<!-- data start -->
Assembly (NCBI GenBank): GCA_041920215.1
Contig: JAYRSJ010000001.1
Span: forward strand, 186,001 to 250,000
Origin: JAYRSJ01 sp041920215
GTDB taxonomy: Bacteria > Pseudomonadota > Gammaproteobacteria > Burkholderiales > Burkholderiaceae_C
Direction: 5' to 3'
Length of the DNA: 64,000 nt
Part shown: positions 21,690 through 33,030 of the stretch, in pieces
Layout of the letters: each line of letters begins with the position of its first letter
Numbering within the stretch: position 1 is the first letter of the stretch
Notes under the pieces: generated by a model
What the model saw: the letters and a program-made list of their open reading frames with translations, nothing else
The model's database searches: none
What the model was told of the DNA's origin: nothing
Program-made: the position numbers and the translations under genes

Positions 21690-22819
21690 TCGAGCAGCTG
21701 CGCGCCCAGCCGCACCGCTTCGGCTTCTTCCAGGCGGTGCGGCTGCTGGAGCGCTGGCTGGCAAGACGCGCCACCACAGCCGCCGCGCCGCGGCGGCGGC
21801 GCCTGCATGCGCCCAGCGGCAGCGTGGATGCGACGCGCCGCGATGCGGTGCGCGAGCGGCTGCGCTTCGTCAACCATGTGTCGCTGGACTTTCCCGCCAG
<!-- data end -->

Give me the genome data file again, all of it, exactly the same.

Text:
Assembly (NCBI GenBank): GCA_041920215.1
Contig: JAYRSJ010000001.1
Span: forward strand, 186,001 to 250,000
Origin: JAYRSJ01 sp041920215
GTDB taxonomy: Bacteria > Pseudomonadota > Gammaproteobacteria > Burkholderiales > Burkholderiaceae_C
Direction: 5' to 3'
Length of the DNA: 64,000 nt
Part shown: positions 21,690 through 33,030 of the stretch, in pieces
Layout of the letters: each line of letters begins with the position of its first letter
Numbering within the stretch: position 1 is the first letter of the stretch
Notes under the pieces: generated by a model
What the model saw: the letters and a program-made list of their open reading frames with translations, nothing else
The model's database searches: none
What the model was told of the DNA's origin: nothing
Program-made: the position numbers and the translations under genes

Positions 21690-22819
21690 TCGAGCAGCTG
21701 CGCGCCCAGCCGCACCGCTTCGGCTTCTTCCAGGCGGTGCGGCTGCTGGAGCGCTGGCTGGCAAGACGCGCCACCACAGCCGCCGCGCCGCGGCGGCGGC
21801 GCCTGCATGCGCCCAGCGGCAGCGTGGATGCGACGCGCCGCGATGCGGTGCGCGAGCGGCTGCGCTTCGTCAACCATGTGTCGCTGGACTTTCCCGCCAG